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Section 6.13 Chapter Summary

Subsection 6.13.1 Technical Term

conditional loop loop bound sentinel bound
counting loop loop entry condition unit indexing
do-while statement nested loop updater
infinite loop postcondition while statement
initializer precondition zero indexing
limit bound priming read
loop body repetition structure

Subsection 6.13.2 Summary of Important Points

  • A repetition structure is a control structure that allows a statement or sequence of statements to be repeated.

  • All loop structures involve three elements—an initializer, a loop entry condition or a loop boundary condition, and an updater.

  • When designing a loop, it is important to analyze the loop structure to make sure that the loop bound will eventually be satisfied.

  • The for statement has the following syntax:

    for (  initializer ;  loop entry condition ; updater )
    {  
        for loop body 
    }
    
    A summary of various loop bounds:
    Bound Example
    Counting k \(\lt\) \(100\)
    Sentinel input != 9999
    Flag done != true
    Limit amount \(\lt\) \(0.5\)

  • The while statement takes the following form:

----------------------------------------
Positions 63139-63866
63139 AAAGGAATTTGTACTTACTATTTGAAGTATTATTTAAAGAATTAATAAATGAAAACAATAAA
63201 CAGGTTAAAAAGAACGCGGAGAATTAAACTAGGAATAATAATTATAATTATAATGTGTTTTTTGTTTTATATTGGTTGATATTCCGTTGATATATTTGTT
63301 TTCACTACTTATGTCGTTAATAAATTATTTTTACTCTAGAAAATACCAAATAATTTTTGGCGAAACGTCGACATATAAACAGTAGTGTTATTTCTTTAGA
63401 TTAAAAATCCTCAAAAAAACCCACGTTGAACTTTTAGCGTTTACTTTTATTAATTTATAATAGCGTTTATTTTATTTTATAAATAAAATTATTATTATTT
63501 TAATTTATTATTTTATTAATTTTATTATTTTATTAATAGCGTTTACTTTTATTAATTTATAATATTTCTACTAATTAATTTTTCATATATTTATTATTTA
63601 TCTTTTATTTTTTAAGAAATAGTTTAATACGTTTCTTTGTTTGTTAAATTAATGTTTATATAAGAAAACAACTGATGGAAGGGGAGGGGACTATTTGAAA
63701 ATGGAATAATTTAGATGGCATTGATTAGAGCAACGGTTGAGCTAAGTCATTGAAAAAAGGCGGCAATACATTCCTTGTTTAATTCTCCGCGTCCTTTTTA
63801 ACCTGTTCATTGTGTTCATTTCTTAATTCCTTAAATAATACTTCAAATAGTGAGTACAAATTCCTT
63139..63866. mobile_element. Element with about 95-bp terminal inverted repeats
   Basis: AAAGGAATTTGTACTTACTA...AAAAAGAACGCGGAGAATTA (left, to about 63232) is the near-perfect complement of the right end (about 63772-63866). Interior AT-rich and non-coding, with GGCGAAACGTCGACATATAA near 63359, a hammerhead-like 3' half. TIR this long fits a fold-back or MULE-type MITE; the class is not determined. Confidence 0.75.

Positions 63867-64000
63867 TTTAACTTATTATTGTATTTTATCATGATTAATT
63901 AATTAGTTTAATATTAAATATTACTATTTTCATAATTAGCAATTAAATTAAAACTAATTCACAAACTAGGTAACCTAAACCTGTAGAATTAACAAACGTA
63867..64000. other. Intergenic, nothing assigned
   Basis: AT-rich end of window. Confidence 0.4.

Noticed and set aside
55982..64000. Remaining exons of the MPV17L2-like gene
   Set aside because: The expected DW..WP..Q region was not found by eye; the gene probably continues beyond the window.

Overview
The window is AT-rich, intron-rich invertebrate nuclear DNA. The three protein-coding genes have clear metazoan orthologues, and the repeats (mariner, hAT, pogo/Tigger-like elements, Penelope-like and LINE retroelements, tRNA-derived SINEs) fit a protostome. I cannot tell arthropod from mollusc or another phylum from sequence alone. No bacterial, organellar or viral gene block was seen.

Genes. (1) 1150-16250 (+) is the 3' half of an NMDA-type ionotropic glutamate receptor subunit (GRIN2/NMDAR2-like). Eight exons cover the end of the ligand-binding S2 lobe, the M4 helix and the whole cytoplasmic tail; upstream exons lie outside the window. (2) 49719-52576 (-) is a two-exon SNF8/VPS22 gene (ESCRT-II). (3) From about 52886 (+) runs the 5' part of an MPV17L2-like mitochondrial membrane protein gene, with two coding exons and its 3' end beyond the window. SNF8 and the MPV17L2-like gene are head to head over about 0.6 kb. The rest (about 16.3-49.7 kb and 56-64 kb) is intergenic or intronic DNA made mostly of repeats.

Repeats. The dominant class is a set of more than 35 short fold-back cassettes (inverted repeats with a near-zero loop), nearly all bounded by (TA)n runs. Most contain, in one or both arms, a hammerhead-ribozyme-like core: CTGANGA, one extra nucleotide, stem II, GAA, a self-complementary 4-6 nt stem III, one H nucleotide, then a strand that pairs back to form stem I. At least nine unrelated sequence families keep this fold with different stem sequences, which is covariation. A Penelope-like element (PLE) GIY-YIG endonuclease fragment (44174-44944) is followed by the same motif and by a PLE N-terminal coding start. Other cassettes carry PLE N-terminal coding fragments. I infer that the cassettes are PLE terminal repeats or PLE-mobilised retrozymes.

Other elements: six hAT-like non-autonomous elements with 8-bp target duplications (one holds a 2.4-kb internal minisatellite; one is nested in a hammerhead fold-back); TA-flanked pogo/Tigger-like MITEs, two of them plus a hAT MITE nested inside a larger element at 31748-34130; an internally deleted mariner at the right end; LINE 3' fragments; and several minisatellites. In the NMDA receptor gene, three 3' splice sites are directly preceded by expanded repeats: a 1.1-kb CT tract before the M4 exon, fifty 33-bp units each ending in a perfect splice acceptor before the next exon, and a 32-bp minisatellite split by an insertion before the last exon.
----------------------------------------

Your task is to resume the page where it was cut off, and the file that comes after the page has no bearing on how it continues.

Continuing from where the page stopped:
while ( loop entry condition )
    {
        loop body
    }
    

  • The do-while statement has the following general form:

    do
    { 
        loop body 
    } while ( loop condition );
    

  • When designing a loop, it is important to analyze the loop structure to make sure that the loop bound will eventually be satisified. The table below summarizes the types of loop bounds that we have identified.

  • Structured programming is the practice of writing programs that are built up from a small set of predefined control structures—the sequence, selection, repetition, and method-call structures. An important feature of these structures is that each has a single entry and exit.

  • A precondition is a condition that must be true before a certain code segment executes. A postcondition is a condition that must be true when a certain code segment is finished. Preconditions and postconditions should be used in the design, coding, documentation, and debugging of algorithms and methods.

Solutions 6.13.3 Solutions to Self-Study Exercises

6.3 Counting Loops
6.3.7 Self-Study Exercises

6.3.8 Nested Loops

Self-Study Exercise

6.6 Conditional Loops
6.6.1 The While Structure, Revisited

Self-Study Exercises

6.6.2 The Do-While Structure

Self-Study Exercises

6.9 Principles of Loop Design
6.9.1 Loop Summary

Self-Study Exercise

6.10 The switch Multiway Selection Structure
6.10.1 Switch

Self-Study Exercises

6.11 OBJECT-ORIENTED DESIGN: Structured Programming
6.11.4 Effective Program Design

Self-Study Exercises
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